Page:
Jenny Offill reviews Rachel Cusk’s new novel, “Kudos,” in this week’s issue. In 1999, Lisa Zeidner wrote enthusiastically about “The Country Life,” Cusk’s third novel and American debut. Read an excerpt below.
Fresh air! Real people! A return to family values! Right-o. The moment a character in a British novel craves country life, gleeful readers know what to expect: the doddering, besotted aristocrats; the grand old manor decaying; the local folk toothless perverts; even the animals not pleasingly pastoral but randy and repulsive.
Rachel Cusk’s third novel, “The Country Life,” stands squarely in this comic tradition. The risk was that the jokes wouldn’t translate to an American audience. But they do, handily. The first of this novelist’s books to be published here, “The Country Life” boasts pitch-perfect tonal control and humor of such sly subversion that the novel’s premise transcends mere skit.
Twenty-nine-year-old Stella Benson ditches her London life, packs light and takes off for the tiny town of Hilltop, in Sussex. There she is to help Piers and Pamela Madden of Franchise Farm care for their disabled 17-year-old son, Martin. The last governess has departed under mysterious circumstances. Stella herself, it appears, has a secret in her past that she is eager to bury.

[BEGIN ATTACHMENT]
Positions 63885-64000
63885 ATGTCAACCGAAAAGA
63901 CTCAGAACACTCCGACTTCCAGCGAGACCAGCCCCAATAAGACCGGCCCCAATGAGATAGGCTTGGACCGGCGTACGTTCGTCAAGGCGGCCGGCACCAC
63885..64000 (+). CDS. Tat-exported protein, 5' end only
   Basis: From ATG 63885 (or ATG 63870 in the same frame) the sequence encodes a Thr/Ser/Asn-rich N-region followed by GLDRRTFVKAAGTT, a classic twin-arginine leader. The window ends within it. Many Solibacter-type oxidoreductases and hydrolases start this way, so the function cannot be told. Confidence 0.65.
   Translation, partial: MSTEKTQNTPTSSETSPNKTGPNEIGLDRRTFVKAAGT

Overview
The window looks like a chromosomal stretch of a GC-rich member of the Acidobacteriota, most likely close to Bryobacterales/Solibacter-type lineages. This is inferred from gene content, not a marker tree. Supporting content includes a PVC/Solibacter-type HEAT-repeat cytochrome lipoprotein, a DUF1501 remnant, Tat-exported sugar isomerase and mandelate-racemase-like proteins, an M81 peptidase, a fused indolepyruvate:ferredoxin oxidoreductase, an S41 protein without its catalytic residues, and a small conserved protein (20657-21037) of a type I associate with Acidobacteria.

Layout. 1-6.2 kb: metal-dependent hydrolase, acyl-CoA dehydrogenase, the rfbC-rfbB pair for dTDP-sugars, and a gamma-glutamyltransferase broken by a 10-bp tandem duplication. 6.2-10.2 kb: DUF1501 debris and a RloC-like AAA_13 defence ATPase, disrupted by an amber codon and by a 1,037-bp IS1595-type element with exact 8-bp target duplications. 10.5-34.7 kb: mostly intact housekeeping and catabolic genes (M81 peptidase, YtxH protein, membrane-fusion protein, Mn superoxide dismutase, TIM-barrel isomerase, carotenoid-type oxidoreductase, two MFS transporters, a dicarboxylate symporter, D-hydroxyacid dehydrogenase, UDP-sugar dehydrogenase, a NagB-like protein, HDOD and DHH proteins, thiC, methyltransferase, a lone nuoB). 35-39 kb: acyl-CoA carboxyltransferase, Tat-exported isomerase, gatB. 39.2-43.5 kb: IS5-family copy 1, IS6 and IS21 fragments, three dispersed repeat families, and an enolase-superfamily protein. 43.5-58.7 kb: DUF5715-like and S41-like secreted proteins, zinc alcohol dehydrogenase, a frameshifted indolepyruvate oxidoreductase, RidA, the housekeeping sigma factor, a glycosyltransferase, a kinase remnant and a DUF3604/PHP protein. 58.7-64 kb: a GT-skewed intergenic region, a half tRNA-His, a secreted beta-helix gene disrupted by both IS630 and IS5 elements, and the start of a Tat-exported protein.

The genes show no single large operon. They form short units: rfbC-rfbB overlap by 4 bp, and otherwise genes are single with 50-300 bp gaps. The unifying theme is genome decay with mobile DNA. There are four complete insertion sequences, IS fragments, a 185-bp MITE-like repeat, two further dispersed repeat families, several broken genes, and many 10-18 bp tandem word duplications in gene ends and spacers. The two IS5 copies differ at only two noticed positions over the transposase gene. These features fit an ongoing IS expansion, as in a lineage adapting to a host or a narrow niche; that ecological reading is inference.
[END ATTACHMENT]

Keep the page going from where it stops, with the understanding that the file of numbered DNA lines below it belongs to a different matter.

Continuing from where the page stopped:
The pleasure of “The Country Life” derives from how skillfully Cusk draws us into “the solipsistic cabbage patch” of Stella’s consciousness. Cusk’s Whitbread Prize-winning first book, “Saving Agnes,” was an energetic dating novel, the type of which “Bridget Jones’s Diary” is the most visible recent example — a genre featuring hapless but not conventionally helpless young women looking for love. “The Country Life” is an altogether stranger, more sophisticated confection. Stella’s love life is the very least of her problems. For this delightful novel about the governess from hell, maybe only the word “wicked” will do.
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